There isn’t a golden rule that a cask must be filled with spirit at a certain strength; other than it has to be above 40% to a certain extent, otherwise, after three years, you may just have a spirit that you cannot legally call whisky. It’s a fascinating area to read up on when you start looking into the effects of filling strength. The chemical breakdown of compounds, due to reaction with water (or hydrolysis, to give it a fancy name) is key. Too high a strength, and the interaction with the cask, which extracts sugars, tannins and acids will be affected. The end result is that whisky flavour will be diminished, or at least impacted. Too low a strength, and these vital extractions and chain reactions won’t take place, or will be on a reduced scale.
The other disadvantage of not reducing the spirit to 63.5% before filling a cask, is that it will result in a slower maturation. Not an ideal or welcome scenario for many of these new distilleries that are so eager to bottle at the three-year benchmark. To reduce a spirit, a distillery is free to use distilled water or if they are confident of their supply, water from the source. Either way, such a step does incur a cost, and means a large quantity of water must be kept on-site or made available. This partially explains the centralisation and filling of some casks from the corporate giants. Other distilleries may have filled at higher strengths simply because they had no facilities to water down the spirit.
This practice has diminished in recent times, as is the case with most things whisky-related when it comes to efficiency. An interesting caveat is that towards the end of their lifespans, Brora and Port Ellen filled casks without diluting the spirit. A cost-cutting exercise, it showed how much the then-owners (a forerunner of the one that is now gladly reviving them) valued these distilleries, but by accident, meant these casks were ideally suited to longer periods of maturation. And we all know how those whiskies turned out…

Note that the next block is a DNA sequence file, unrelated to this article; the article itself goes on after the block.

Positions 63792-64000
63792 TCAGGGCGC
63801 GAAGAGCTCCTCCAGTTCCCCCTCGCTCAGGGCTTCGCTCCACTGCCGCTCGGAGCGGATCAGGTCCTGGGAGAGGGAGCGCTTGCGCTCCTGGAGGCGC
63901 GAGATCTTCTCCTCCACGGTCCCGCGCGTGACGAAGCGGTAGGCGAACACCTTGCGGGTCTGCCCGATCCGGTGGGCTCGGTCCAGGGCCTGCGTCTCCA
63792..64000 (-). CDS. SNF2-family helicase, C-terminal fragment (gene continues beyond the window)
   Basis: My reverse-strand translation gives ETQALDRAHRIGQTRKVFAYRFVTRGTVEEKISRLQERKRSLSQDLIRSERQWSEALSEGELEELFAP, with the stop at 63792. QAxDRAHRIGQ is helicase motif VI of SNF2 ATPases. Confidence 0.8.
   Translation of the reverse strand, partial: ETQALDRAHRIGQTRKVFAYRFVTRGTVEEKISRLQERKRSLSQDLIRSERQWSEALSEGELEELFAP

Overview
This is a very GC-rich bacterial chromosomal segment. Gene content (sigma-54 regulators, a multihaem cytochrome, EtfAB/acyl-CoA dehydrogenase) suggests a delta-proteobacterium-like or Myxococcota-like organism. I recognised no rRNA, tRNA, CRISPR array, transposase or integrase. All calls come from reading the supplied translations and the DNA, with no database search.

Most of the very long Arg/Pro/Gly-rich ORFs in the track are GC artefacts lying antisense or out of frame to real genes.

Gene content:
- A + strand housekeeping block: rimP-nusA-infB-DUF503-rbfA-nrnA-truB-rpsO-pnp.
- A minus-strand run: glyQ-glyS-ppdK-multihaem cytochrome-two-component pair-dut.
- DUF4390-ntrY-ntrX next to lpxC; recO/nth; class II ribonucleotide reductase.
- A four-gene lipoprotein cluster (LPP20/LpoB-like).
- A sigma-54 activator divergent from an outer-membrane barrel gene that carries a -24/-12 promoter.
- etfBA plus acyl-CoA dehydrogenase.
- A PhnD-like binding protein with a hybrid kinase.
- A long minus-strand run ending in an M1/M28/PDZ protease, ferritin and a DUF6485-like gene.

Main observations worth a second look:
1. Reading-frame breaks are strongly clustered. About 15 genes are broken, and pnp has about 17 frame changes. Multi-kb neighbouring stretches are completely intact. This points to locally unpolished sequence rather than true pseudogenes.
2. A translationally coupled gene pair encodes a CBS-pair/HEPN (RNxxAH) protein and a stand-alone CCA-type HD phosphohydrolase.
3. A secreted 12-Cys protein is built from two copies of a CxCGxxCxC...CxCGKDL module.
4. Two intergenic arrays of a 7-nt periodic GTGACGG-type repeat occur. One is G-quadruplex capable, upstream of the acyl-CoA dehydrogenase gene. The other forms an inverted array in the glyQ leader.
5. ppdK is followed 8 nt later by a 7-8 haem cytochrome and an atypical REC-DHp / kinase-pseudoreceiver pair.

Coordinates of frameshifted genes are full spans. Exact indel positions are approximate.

Cadenhead’s Glenrothes-Glenlivet 2009 – review
Colour: White grapes.
On the nose: A citrus zing and fruity greets you followed by a very fresh vanilla and lemon oil. Nougat, white pepper and a touch of incense. Mace followed and buttery Scotch pancakes and peeled apple skin. White chocolate and sherbet round off a fun 9-year-old. The addition of water reveals jelly fruits and a sparkle. Canteen sugar cubes and memories of Florida limes.
In the mouth: Creamy and oily, green olives and candied lemon peel. At cask strength, this lacks hotness underlining how well made the Glenrothes is. Pineapple cubes, sugar puffs, apples, a New York Cheesecake and dried reeds. It takes water well believe it or not! Vanilla marshmallows and almonds arise but little else.
This Glenrothes is a fun and entertaining whisky. A tad youthful, yes, but confident and drinkable at cask strength – not that I’d recommend too much of it!
It’s also priced accordingly and a talking piece with the filling strength and shunning of sherry. My fingers are crossed that in the coming years we have more distilleries experimenting with their filling strengths. Only then can we open, explore, share and debate the end result.